Oh, hey, it’s the Goodreads Choice Awards! Getting less important every year!
I like a good book award. More than something like the Oscars. But, this award is outliving it’s usefulness. Look, if you voted for The Institute by Stephen King as best horror, you were wrong and wrong to do so. Outside of that book being one of my least favorite reads in a while, it’s in no way horror. Scifi-lite, but not horor.
These awards are really starting to feel like, “Oh, I know that name, sure, I’ll vote…CLICK!” and that means I have less and less time for them each year.
Anyway, we talk the winners.
See you next week, podcats!
It’s already been a decade? Wait, from when? Why don’t we do this every year? Anniversary things like this are dumb, why do we do them? Who cares how old The Matrix is. Ramble, ramble, ramble…
The point is, we talk about our favorite books of the decade. Not the most important books and all that. Literally the books we liked from the decade. Which means your favorite books didn’t make it! Maybe next decade!
Decade. That would be a cool name, right? “Hello, my name is Officer Jacobs and this is my partner, Decade. He’s the best there is at Robocide cases like this and we’re going to find out who deleted your husband.”
See you next week, podcats!
I thought for sure I was done reviewing Michael Crichton books. I mean, the man passed away in 2008. But, I guess CrichtonSun is a thing now and it seems that The Andromeda Evolution is the beginning of a Crichton-verse. What does the future hold for this line? Will all of Crichton’s books start getting sequels? Is this the expanded universe of the techno-thriller. How long until, piece by piece, these books start to take place in the same universe? Will the gorillas from Congo be recruited by Jack Forman from Prey to stop Elizabeth Halpern from Sphere from using her powers to resurrect the Eaters of the Dead from Eaters of the Dead? Will they bring Westworld into it? How small is the market for Crichton-related references like that?
Written by Daniel H. Wilson, The Andromeda Evolution is is not a lost manuscript or unfinished work. This is an original sequel by the Robopocalypse author. Back when I first read that book, I couldn’t help but notice the similarities between Wilson and Crichton. But, with that book, Wilson was obviously influenced by Crichton’s style. Here, with The Andromeda Evolution, Wilson is trying to mimic Crichton and he can never get the trick to work. You can wear your dad’s hand-me-downs, but it doesn’t mean they fit.
The Andromeda Evolution takes place fifty years after the first Andromeda Strain. The first conceit that took me a second to get through is that this sequel treats the first book as a scientific report released to the public by author Michael Crichton. Luckily, the book doesn’t dwell on that and goes right into this new story. The Andromeda Strain seems to be back, this time in the jungles of South America and a team of four scientist is put together to figure out why, how and what needs to be done.
My biggest issue with this book is how excessively Wilson uses “Crichton-isms”. The first book, and most of Crichton’s writing, had these moments of foreshadowing or reminders that what we were reading was a debriefing, a post-report of the whole situation. And, to be fair, it’s been sometime since I picked up The Andromeda Strain. But, in this book, the amount of “this decision would prove to be fatal”, “inferred footage of the scene shows”, “little did he know, he had determined the fate of four billion people” and all that becomes too much. Perhaps, Crichton was better at following up on those little moments. Perhaps, time has faded those from my memory.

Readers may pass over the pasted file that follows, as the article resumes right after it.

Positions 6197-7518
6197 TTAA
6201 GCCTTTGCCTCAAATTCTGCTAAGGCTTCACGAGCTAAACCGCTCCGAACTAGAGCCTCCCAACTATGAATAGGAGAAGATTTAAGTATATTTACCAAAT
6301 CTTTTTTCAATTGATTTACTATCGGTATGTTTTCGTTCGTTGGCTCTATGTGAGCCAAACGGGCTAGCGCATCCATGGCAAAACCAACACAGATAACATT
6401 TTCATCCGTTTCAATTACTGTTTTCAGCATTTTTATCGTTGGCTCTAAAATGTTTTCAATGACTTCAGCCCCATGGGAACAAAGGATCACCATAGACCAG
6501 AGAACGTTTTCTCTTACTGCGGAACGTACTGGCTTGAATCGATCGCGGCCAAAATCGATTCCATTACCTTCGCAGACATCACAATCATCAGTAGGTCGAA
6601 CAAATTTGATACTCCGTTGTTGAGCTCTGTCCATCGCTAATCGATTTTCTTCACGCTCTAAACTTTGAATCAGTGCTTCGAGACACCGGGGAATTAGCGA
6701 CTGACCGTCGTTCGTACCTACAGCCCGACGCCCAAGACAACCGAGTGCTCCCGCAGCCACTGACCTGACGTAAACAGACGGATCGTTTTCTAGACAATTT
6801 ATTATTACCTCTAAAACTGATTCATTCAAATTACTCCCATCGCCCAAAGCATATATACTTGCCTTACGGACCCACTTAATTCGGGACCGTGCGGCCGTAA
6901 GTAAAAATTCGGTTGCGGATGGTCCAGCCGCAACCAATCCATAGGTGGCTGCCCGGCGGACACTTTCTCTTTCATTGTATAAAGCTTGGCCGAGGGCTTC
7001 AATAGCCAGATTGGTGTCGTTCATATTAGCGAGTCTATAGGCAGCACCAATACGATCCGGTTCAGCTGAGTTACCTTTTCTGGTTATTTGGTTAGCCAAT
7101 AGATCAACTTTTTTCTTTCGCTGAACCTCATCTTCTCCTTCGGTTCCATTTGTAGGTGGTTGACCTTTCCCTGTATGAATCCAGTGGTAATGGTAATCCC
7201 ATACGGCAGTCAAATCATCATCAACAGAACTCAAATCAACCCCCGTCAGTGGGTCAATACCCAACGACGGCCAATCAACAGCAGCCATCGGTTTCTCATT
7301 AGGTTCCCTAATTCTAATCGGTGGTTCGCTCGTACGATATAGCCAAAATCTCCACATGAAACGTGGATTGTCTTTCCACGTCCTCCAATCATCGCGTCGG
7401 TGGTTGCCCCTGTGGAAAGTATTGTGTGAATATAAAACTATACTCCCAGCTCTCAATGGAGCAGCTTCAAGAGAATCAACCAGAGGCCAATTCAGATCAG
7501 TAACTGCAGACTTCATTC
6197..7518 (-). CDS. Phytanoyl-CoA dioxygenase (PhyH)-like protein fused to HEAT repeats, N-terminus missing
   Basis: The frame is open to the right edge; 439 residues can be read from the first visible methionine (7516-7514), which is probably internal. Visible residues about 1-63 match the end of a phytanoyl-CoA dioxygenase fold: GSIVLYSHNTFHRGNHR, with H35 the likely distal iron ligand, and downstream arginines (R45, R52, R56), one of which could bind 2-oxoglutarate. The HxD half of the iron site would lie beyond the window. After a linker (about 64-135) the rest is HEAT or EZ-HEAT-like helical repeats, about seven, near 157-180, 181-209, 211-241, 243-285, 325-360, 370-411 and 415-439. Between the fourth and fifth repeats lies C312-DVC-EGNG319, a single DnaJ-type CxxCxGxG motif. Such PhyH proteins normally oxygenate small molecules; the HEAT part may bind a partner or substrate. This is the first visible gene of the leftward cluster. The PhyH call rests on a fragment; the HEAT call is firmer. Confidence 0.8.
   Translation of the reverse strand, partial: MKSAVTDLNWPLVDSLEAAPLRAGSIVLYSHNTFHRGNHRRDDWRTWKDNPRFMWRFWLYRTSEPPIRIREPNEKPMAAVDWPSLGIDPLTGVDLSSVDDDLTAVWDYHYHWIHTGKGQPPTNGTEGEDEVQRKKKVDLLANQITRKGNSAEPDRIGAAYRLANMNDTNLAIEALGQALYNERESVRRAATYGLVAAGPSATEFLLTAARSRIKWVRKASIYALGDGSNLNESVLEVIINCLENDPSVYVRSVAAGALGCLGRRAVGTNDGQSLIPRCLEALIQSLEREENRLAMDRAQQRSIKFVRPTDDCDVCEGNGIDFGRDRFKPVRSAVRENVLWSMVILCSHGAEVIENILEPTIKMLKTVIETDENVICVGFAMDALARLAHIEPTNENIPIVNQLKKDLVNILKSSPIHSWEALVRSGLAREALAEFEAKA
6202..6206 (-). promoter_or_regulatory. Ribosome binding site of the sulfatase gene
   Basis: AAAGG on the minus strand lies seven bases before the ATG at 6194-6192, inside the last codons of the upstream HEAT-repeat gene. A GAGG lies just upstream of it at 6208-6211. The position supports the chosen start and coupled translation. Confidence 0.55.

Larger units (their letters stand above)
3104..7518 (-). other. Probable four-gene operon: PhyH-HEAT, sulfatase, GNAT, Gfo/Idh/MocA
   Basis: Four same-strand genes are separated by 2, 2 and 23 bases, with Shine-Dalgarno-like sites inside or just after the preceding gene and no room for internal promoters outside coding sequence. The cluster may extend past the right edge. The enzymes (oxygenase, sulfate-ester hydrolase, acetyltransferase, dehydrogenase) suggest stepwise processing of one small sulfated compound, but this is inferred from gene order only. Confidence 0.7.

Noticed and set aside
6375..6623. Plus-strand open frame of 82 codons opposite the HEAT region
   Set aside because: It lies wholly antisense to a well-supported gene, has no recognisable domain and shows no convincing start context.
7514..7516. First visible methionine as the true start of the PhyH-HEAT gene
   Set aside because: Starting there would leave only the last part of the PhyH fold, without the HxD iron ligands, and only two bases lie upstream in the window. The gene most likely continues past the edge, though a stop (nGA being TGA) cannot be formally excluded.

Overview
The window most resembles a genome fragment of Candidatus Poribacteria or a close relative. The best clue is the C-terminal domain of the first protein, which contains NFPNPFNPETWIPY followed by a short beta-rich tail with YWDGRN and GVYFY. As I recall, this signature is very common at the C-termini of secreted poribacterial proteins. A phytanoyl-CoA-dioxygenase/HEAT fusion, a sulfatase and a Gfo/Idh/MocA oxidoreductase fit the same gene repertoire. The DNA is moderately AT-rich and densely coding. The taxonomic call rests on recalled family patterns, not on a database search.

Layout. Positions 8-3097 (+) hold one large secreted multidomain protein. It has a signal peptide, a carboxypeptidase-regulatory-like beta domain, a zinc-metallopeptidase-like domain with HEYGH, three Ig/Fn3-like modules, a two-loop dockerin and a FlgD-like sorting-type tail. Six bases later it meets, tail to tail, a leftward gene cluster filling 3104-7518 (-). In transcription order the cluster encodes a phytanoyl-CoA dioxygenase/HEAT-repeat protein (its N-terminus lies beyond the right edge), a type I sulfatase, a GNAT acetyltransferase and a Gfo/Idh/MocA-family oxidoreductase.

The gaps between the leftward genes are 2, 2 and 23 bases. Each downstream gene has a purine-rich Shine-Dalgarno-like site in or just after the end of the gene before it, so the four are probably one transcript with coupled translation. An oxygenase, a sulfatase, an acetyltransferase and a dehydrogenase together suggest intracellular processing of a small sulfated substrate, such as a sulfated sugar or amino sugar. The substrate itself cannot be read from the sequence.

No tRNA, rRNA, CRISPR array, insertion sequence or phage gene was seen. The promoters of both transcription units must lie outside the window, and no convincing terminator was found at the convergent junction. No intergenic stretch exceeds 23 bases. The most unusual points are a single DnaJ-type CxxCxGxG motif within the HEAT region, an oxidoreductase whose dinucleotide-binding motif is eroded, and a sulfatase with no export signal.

Crichton himself was never great at character work. Many of his protagonist were simply mouthpieces for his ideas and theories and, sometimes, dinosaur food. But, the characters in The Andromeda Evolution are, aside from one or two, incrediblely paper-thin. The backstories that Crichton would provide are lacking in detail with this book. Wilson, I know, can right characters I care about. I couldn’t put down Robopocalypse. But, in trying to ape the coldness of Crichton’s writing without the thoroughly thought-out histories, we’re left with action figures without much to say.
That’s sort of the problem throughout. Wilson is a skilled writer who can write science fiction and action and loves his robotics, but he doesn’t have the interesting ideas of Crichton. There’s no science or theories so detailed and compelling that they feel like they could be their own book, no musings about the danger of our technology that we haven’t seen before. Many of these thoughts feel like Twitter comments made paragraphs. And, when the mysteries of this new Andromeda Strain are revealed, you begin to wonder why Wilson chose this project in the first place. He obviously has bigger things he wants to write about other than humanity dealing with a deadly microorganism. While what Wilson presents at the end of this book is interesting and would be something I’d want to read on it’s own, it no longer feels down to Earth. Some of Crichton’s concepts were so frightening you’d have to simply not think about them in order to live your life. The Andromeda Strain was that type of semi-realistic techno-thriller that, while very much science fiction, had a real world element. The Andromeda Evolution goes full blown science fiction and, while it might have it’s audience, it’s far and away from “smallness” of the original novel.
It took me longer to finish The Andromeda Evolution than any Crichton book or Wilson’s own Robopocalypse. It lacked the page-turning quality of either writers. There’s a twist or two I enjoyed, but the destination was not worth the rather dull journey. A promising start about the failures of human apathy becomes a tour through some rather uninteresting jungles and more.